16 OCTOBER 1847, Page 2

Elbe 1Probintts.

The iron-masters of South Staffordshire and Shropshire held their quarterly meeting, at Birmingham, on Thursday. The state of the trade was deemed exceedingly satisfactory; forming a marked contrast with the commercial depression in other quarters. It was resolved to maintain the existing prices.

The agricultural associations have continued to hold their meetings, though the proceedings have been unmarked by any points of interest. The Wor- cestershire and East Retford Societies are among those which we notice. The meeting of the Shropshire Practical Farmer's Society was remarkable for the hearty spirit of improvement evinced by the chairman, Lord Hill, and by Mr. Ormsby Gore.

The workmen employed by Messrs. F. Ball and Sons, lace-manufac- turers, Ilkeston, Derbyshire, "turned out" on Tuesday the 5th instant, rather than submit to a farther reduction in their wages. They after- wards went to the cricket-ground, and agreed to a match to decide whether or not they should accept the offer made. The game was won by the party for refusal, with upwards of a hundred notches to spare.

Alarming rumours of a collision on the Brighton Railway reached London on Saturday last: such a disaster did occur, but it was not attended by consequences so bad as had been apprehended. About nine miles from Brighton, a branch has recently been opened to shorten the distance to Hastings; and it was at the junc- tion of this branch line with the trunk railway that the collision occurred. The morning Parliamentary train from London and the express up-train from Hastings approached the junction at the same moment; from some mismanagement, signals were exhibited which led the driver of each train to consider the line clear, and both continued their course;. the consequence was, that the London train dashed into the other as it was passing over the down-rails: a horse-box was shattered, and the tender and some of the carriages were damaged; and several of the pas- sengers were hurt. Mr. Wyon, of the Royal Mint, was wounded in the throat by being dashed against the partition of a compartment; his son was cut on the chin; Mr. Lane was hurt in the leg; and many more were bruised. The engine-drivers and stokers saved their lives by leaping off.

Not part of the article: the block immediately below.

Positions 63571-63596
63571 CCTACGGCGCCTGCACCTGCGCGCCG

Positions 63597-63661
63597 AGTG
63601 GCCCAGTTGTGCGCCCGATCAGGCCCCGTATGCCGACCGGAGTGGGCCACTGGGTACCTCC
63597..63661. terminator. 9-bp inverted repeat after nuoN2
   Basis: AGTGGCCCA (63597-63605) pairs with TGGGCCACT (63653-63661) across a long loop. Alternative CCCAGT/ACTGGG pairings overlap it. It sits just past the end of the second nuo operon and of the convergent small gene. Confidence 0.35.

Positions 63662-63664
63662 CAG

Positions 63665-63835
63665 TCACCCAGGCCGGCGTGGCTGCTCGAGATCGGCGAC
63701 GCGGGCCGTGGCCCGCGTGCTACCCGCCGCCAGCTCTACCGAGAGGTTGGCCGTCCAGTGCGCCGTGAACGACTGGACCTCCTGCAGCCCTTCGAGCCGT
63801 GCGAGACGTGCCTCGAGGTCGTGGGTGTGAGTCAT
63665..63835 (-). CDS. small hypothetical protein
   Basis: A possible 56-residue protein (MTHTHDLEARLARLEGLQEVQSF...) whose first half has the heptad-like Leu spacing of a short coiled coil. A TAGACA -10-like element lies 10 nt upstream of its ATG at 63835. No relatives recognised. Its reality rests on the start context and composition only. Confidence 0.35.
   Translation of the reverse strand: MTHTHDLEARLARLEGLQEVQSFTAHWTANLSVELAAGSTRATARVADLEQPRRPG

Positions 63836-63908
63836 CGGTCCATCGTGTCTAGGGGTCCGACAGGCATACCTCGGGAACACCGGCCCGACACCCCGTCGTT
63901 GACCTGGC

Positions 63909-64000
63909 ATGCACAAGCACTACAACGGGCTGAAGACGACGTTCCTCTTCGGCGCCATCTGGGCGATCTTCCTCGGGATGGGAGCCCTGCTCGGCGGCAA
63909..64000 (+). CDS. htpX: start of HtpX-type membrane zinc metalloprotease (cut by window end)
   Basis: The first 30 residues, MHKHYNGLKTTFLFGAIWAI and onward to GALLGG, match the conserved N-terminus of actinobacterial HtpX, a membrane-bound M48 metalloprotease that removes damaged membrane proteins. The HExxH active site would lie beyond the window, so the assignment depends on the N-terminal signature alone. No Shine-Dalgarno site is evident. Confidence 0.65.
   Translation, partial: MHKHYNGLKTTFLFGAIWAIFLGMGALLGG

The Railway Company published an official" account of the disaster, in which they made very light of the accident in its results—" two parties were only slightly injured." This called forth an indignant letter to the Times from Mr. Lane, one of the sufferers: of eight persons in his carriage, only one escaped bruise or other hart; and he saw marks of blood on the steps of several carriages. On Monday, there was an investigation by the Directors; and they seem to have acquitted the signal-man of any criminal neglect—why, does not appear. But, "as a precaution against any similar accident in future, the 'points' at the Key- mer branch have already been so altered that the down-train instead of proceeding across will run into the Keymer branch whenever any up-train from Lewes ap- pears in sight."

There has been a collision on the Lancaster and Carlisle Railway, between the Kendal junction and the Milnthorpe station: a cattle-train and a goods-train going in opposite directions having encountered, with a dreadful crash. The engines and most of the trucks were smashed; some cattle were killed; and the two engineers and a stoker were much hurt, one, it is said, dangerously.

Some extraordinary frauds have been discovered at Sunderland. Mr. Charles Isaac Humble, a share-broker has decamped after committing forgeries to the extent of 10,0001. It is stated that be counterfeited bills of exchange in the names of his relatives and family connexions, and either made purchases with them ergot them discounted. Of this forged paper one gentleman alone received 4,0001. in yayment for ships sold to Humble. A warrant has been issued for the apprehension of the delinquent; but it is supposed that he has sailed for Monte Video.

Matthew Davies, a Welshman who kept an eating-house in Birmingham, bad frequently quarrelled with and assaulted his wife; and he had once been sent to prison for his violence. Recently, the woman had been obliged to appeal again to the Magistrates, and a hearing was appointed for Tuesday. Davies attempted to coax his wife not to appear against him; but she persisted. On Tuesday morn- ing, while some cooking was in progress, Davies was observed to sharpen the knife he was using; presently he put his arm round his wife's neck, and in an instant cut her throat from ear to ear. He did not escape, but was found stand- ing still, with an unconcerned manner. The three children of the hapless couple were in the house at the time.